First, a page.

The Real Dr Frankenstein, 1863

OK, so someone was quite the Frankenstein fanboy.

Dr Denis of Brittany is reported in the 1863 Birmingham Journal as having been working on discovering “the secret of the component atoms of the human frame” for fourteen years and was on the brink of success – “Nothing is wanting but the breath of life to animate the statue“.

The breath of life was to be supplied by an electric battery and, once animated, the “homunculus” (love that word) was to be available to answer questions about itself, “whether concerning his health or the state of its poor feet.” I’d like to think Dr Denis had basically invented a Victorian Teddy Ruxpin. Except he evidently didn’t do too good a job on his feet.

Sceptical? Well, “Many wise men who deem that the sight of an example is necessary before denial or irony should be permitted, have been induced to visit the doctor in his retreat, in order to behold with their own eyes what they were called upon to combat with their tongues. All have returned fully convinced of the good faith under which the doctor has been acting; many with awe-stricken wonder at what has already been accomplished…”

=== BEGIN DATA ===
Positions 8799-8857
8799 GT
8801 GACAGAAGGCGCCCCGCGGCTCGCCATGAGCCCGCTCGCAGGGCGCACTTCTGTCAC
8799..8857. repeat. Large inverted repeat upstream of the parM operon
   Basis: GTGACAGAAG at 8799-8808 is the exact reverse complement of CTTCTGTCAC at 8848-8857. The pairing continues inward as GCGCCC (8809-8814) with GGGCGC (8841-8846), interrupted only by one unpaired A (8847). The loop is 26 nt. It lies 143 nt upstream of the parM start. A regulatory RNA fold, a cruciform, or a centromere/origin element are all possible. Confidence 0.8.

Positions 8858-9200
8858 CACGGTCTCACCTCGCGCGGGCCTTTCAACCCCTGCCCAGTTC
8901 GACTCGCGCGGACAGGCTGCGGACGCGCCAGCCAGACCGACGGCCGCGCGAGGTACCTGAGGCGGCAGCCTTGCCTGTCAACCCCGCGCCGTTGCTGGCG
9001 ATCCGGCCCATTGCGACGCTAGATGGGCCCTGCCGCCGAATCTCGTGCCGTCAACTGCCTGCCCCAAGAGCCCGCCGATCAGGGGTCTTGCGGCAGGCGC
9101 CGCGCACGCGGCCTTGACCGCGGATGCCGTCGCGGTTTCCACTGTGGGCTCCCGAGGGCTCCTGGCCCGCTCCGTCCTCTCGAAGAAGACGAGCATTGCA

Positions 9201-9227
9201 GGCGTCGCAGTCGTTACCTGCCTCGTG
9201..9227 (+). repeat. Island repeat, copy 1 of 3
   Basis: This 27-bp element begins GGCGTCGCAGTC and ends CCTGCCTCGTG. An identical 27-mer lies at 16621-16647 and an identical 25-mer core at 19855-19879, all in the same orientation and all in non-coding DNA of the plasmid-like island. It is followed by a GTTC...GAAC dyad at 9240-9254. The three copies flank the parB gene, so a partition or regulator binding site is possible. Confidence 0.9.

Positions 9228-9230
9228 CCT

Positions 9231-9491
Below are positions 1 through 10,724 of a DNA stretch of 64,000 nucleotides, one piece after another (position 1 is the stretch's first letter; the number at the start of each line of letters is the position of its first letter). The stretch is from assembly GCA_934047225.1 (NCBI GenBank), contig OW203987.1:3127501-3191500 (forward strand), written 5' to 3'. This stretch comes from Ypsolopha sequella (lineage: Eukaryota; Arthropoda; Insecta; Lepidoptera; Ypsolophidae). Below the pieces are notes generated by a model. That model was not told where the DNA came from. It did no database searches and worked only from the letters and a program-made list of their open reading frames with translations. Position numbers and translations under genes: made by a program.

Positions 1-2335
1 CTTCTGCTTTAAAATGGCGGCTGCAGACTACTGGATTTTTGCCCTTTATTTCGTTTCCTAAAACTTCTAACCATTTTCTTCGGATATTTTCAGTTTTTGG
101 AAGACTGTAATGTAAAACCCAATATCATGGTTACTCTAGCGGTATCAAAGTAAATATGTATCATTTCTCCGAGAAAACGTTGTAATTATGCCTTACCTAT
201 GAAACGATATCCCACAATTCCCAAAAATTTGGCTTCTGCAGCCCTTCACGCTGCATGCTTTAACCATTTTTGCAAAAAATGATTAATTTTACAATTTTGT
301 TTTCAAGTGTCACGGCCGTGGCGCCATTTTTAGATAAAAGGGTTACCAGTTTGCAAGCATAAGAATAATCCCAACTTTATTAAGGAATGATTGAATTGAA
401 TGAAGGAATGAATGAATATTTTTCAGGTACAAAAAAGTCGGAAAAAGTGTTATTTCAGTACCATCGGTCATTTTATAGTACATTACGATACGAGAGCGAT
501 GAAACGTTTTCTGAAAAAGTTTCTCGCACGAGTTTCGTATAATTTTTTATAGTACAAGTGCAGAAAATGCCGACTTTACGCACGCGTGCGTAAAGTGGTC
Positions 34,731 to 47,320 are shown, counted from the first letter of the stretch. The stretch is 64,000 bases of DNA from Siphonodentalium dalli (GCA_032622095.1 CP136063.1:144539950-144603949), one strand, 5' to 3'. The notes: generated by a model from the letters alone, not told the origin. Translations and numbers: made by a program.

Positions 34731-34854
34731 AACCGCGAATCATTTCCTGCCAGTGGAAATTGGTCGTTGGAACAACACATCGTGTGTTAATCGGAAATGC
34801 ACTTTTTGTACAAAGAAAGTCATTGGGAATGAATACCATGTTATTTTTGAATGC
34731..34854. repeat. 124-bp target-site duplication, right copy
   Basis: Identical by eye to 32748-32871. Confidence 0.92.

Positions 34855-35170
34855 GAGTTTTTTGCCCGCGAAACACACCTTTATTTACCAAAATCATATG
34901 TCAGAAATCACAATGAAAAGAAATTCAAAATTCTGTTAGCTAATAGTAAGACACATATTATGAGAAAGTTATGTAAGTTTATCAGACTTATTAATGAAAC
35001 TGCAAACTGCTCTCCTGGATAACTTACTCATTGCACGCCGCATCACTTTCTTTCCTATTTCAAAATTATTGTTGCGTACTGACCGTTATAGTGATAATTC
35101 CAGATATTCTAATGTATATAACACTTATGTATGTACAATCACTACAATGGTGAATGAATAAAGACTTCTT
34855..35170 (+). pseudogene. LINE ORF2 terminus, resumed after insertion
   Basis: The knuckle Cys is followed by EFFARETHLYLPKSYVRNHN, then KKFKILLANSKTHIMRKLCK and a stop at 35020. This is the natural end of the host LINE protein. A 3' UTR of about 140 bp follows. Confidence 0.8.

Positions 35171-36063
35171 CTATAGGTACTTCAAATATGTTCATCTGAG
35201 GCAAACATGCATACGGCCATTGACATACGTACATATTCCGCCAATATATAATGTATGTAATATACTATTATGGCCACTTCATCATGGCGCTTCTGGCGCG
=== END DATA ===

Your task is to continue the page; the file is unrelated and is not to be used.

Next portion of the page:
Over studying had driven him to a “state of lunacy”, so he was the archetypal mad scientist. And I’m guessing he didn’t succeed as I can’t find any other reference to this Dr Denis anywhere else. Plus there’s the fact the animated homunculuses didn’t play much part in 19th century history. It’s crying out to be a Doctor Who episode though….

Birmingham Journal, 27th June 1863

Birmingham Journal, 27th June 1863

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3 Responses

  1. I remember a school biology book which had a drawing of a homunculus – a man with body parts sized in proportion to the amount of brain activity devoted to them, so massive head, tongue, lips, hands – the somatosensory homunculus. I remember it as being quite cute. But you’ve just prompted me to search for him again online, and there now seems to be a preponderance of three dimensional ones – not at all cute.

  1. May 17, 2015

    […] fruitlessly looking for more information about the real Dr Frankenstein of 1863, I came across this riotous story. Dashingly-dressed Mrs Elizabeth Wilton of Brixton was […]

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